Host: I just think it’s cool that we can tell all that from an instrument that’s in orbit 250 miles away.

Kirt Costello: It’s absolutely cool and it’s made possible by the fact that you have this huge ISS platform as a host for these external investigations. Typically, an external investigation would cost much, much more because you have to pay for a rocket to launch it. You have to pay for a power bus, a data bus, a thermal bus, all to service it. Well, those services are provided by the International Space Station and the Space Mission Directorate Payloads at NASA that fly to ISS can take advantage of that. So, they can cut that part of their development out of the system.

Host: There’s been laboratory research going on in the International Space Station with crew members there from more than 19 years now. I got to believe that some of those early scientists have had time to crunch their data and figure out what they learned from their experiment. Give me an example or two of what International Space Station experiments have learned, have taught us so far.

Kirt Costello: Yeah, some of the biggest discoveries that have gone on to really provide benefits for us have been in the area of bone loss, of course our astronauts originally on orbit suffer quite a bit of bone loss. It was equivalent to osteoporotic women at 70 years of age. At an advanced age. Well, that was until we learned how to counter act it. And part of that learning process through the Human Research Program helped us zero in on two things — resistive exercise and vitamin D uptake. So, the vitamin D uptake itself went into the [United States Department of Agriculture] USDA recommendations for people trying to combat osteoporosis and bone related decay. So that’s a great example of one area of research that’s really paid off in dividends. Another area that we’re hoping to be very beneficial is in the continued investigation of cool flames.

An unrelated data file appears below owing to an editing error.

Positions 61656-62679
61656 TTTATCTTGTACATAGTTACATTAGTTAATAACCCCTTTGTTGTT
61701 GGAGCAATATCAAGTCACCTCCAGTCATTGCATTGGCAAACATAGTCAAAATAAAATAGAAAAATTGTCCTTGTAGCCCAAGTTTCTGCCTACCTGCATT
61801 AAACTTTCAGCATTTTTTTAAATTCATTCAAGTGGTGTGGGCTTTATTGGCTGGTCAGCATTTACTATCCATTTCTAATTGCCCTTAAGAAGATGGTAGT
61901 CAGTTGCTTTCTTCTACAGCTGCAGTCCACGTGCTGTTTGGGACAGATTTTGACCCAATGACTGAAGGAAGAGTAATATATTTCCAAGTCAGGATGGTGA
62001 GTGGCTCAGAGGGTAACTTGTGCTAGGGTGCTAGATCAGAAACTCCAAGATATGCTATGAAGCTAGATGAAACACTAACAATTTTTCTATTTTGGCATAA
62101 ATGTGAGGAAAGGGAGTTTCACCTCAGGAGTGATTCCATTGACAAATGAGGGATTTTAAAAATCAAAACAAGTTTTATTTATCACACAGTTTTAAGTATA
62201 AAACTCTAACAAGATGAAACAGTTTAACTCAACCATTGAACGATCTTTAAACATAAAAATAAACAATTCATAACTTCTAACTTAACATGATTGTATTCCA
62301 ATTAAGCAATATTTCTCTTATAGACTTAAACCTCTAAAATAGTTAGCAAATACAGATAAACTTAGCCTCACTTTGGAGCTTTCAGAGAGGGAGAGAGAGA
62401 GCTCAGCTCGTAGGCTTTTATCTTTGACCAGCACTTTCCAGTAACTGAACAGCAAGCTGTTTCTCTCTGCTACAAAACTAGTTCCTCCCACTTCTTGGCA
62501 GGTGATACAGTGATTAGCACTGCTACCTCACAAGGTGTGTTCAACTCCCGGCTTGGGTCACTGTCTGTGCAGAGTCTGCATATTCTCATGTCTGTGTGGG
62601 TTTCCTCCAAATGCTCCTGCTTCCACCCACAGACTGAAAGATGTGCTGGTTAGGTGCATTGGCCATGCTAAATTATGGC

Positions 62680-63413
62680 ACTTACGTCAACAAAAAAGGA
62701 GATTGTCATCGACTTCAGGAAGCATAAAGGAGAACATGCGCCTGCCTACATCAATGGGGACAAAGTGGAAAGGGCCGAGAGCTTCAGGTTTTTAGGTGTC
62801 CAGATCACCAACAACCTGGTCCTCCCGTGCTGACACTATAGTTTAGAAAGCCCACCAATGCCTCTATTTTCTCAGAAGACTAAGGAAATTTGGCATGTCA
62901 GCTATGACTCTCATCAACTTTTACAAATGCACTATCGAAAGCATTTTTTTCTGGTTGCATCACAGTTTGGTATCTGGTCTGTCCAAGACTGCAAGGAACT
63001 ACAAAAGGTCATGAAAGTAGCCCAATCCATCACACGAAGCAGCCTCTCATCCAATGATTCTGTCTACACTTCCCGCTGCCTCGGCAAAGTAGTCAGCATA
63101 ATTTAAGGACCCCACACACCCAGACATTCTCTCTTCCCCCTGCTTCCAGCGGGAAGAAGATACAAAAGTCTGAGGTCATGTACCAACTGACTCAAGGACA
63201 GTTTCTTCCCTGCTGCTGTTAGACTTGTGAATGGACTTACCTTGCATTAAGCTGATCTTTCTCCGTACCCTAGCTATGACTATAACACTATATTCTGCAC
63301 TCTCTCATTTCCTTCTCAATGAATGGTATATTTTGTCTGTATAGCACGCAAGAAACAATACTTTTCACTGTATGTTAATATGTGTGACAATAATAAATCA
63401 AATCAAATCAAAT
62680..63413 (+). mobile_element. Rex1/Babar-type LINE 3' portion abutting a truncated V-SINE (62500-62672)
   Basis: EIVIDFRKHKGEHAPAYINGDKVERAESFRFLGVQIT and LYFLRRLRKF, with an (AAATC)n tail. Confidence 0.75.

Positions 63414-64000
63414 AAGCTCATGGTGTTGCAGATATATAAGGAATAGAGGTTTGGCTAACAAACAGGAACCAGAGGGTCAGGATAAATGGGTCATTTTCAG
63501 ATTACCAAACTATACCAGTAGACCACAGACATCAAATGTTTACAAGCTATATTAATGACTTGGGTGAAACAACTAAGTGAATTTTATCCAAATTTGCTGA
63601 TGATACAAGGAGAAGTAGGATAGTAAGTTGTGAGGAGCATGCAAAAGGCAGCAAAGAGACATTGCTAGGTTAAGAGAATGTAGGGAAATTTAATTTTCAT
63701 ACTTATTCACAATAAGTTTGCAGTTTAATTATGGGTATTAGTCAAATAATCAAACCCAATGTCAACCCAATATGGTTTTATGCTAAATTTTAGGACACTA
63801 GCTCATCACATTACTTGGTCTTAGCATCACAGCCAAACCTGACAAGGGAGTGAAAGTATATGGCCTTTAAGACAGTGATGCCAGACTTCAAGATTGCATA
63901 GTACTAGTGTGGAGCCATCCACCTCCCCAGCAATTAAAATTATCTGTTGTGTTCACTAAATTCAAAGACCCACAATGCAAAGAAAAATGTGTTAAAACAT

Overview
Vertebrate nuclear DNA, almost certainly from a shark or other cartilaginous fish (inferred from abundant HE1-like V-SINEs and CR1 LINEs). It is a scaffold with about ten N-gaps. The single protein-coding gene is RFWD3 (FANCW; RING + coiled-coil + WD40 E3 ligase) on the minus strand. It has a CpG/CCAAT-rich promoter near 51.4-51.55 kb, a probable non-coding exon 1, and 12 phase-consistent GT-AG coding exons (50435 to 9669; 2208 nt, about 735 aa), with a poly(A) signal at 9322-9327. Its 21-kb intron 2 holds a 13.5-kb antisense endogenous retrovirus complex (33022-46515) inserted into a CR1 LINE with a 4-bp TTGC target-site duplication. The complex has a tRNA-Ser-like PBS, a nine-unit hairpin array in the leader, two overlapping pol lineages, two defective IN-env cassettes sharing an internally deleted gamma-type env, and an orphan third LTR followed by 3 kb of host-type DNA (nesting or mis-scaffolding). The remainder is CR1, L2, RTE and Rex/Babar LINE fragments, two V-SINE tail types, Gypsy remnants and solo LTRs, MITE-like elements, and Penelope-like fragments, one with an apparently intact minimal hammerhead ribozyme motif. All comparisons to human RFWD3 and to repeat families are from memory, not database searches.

Host: Cool flames?